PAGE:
The next book, instead of Nostalgic Feast about my recipes, this is going to be about all of your recipes.

Lori Walsh:

We have gotten away from, in so many ways, gathering around the table and making things and knowing where that food comes from. I don't want to overstate that because I know it's a big deal to return to that farm-to-table conversation now, but it's easier to talk about than it is to do. What are some of your tips for finding the ingredients that are going to make that great meal?

Laurel Lather:

Well, of course we do have the beautiful farmers' markets in Sioux Falls. There are more small farmers' markets popping up around the area too. And with everybody being on Facebook, there are so many local small farmers that offer up their goods, so that you can research that way. With prices being the way they are, it kind of equals out and you know that you're getting good, safe food.

Lori Walsh:

How were you doing that at the market? Were you getting up in the morning and finding ... What kind of relationships were you building with (local producers)?

Laurel Lather:

Well, we had a lot of relationships with different farmers, and so they came out and delivered. We would go out to some. Greg Springer was just an amazing chef for us, and he loved doing meats. And so we went on a field trip to this pig farm and got to learn from him how they feed them pigs, how they raise them, everything that goes into the production and actually having that whole pig brought down to the market and rendering it down and using every single part of it, was really interesting. So that was really important to us. And we all kind of learned along the way from the different farmers and how important all this was.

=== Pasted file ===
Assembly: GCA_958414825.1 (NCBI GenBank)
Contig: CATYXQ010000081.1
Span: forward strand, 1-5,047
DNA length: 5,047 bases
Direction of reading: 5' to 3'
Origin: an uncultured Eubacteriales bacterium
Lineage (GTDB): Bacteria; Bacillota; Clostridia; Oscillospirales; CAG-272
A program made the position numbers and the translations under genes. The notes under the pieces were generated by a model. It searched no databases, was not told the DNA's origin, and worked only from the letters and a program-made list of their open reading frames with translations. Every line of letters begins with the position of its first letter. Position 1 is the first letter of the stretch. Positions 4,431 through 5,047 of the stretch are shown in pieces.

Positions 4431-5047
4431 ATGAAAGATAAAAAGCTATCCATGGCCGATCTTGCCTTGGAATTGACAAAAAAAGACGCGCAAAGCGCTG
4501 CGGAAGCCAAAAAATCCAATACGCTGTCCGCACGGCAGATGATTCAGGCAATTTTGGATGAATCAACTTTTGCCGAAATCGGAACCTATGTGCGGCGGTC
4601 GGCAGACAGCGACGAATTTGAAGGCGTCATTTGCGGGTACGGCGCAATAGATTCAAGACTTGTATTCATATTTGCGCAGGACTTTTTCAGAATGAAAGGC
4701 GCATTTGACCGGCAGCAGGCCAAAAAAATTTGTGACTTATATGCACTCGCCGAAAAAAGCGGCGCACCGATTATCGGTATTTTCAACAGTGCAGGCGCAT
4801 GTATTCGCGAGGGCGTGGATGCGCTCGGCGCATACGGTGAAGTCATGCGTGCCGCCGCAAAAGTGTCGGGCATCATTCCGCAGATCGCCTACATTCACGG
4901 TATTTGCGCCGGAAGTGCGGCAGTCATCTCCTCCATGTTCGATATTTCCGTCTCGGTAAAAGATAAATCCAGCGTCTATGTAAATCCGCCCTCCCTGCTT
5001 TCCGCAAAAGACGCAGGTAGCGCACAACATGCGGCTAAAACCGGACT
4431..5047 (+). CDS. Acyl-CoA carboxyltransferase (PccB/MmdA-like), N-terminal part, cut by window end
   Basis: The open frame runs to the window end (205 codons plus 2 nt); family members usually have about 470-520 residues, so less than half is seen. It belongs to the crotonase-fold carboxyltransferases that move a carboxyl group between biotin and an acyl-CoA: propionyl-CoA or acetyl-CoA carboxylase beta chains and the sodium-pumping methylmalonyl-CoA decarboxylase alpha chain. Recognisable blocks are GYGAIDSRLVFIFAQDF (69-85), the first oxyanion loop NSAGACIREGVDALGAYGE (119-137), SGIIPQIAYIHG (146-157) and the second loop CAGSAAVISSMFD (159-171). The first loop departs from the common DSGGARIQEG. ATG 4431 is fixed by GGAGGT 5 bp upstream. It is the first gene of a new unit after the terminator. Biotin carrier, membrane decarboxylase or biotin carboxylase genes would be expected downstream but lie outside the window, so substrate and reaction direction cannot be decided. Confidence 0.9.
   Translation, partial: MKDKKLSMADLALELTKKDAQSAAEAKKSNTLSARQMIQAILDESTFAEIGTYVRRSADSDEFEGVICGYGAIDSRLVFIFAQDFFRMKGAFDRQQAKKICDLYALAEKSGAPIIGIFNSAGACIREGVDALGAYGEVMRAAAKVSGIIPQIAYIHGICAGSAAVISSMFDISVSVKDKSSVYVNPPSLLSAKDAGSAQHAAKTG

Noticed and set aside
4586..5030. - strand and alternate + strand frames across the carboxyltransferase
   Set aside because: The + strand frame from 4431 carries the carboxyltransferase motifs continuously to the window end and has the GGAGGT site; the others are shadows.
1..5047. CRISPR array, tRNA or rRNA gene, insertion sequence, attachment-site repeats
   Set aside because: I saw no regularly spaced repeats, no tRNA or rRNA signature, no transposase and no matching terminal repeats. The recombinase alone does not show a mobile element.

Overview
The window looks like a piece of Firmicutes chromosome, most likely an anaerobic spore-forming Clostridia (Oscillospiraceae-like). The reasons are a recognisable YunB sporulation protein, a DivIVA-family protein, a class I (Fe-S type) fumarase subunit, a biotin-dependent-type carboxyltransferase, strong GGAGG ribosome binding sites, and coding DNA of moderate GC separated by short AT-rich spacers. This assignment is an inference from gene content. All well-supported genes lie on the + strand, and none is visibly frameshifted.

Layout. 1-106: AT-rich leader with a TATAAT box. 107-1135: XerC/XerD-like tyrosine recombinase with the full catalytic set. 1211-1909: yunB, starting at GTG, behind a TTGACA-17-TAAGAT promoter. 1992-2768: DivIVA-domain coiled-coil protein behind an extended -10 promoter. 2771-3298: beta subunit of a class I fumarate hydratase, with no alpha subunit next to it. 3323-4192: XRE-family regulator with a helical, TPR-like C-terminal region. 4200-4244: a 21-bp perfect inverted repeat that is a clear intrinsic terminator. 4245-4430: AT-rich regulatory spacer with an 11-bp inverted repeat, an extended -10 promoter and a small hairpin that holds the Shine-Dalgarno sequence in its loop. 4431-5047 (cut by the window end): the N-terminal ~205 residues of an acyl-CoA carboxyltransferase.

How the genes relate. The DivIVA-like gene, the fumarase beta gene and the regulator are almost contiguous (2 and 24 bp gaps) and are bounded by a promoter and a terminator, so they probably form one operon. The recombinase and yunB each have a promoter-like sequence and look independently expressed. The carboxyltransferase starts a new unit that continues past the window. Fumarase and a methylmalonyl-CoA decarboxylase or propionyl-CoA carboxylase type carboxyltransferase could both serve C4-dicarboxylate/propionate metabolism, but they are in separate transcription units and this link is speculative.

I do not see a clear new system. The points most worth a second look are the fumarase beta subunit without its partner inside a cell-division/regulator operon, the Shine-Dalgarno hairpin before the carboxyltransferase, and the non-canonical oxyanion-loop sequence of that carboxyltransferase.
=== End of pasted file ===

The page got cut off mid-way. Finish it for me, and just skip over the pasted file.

Lori Walsh:

Can you give us a favorite recipe that even I could make? Where would I start in this cookbook?

Laurel Lather:

I would say start with the lemon chicken. That was always everybody's favorite. And it's one of those pan wonders. You don't have to dirty up your whole kitchen to make this dish. Takes 20 minutes and you've got a beautiful meal.

Lori Walsh:

I love it. Laurel Lather, the book is called Nostalgic Feast. You can meet her in person in Sioux Falls at Woodgrain Brewing this Saturday from 2 to 5 p.m. central time. There are other stops on her book tour, and there's always a little something special wherever you go to sign the books. This is a beer flight at Woodgrain Brewery that you have helped select. We'll put a link up to your website so people can find Nostalgic Feast online and follow your blog as the Nostalgic Chef. Laurel, thank you for making time.

Laurel Lather:

Thank you so much for having me here.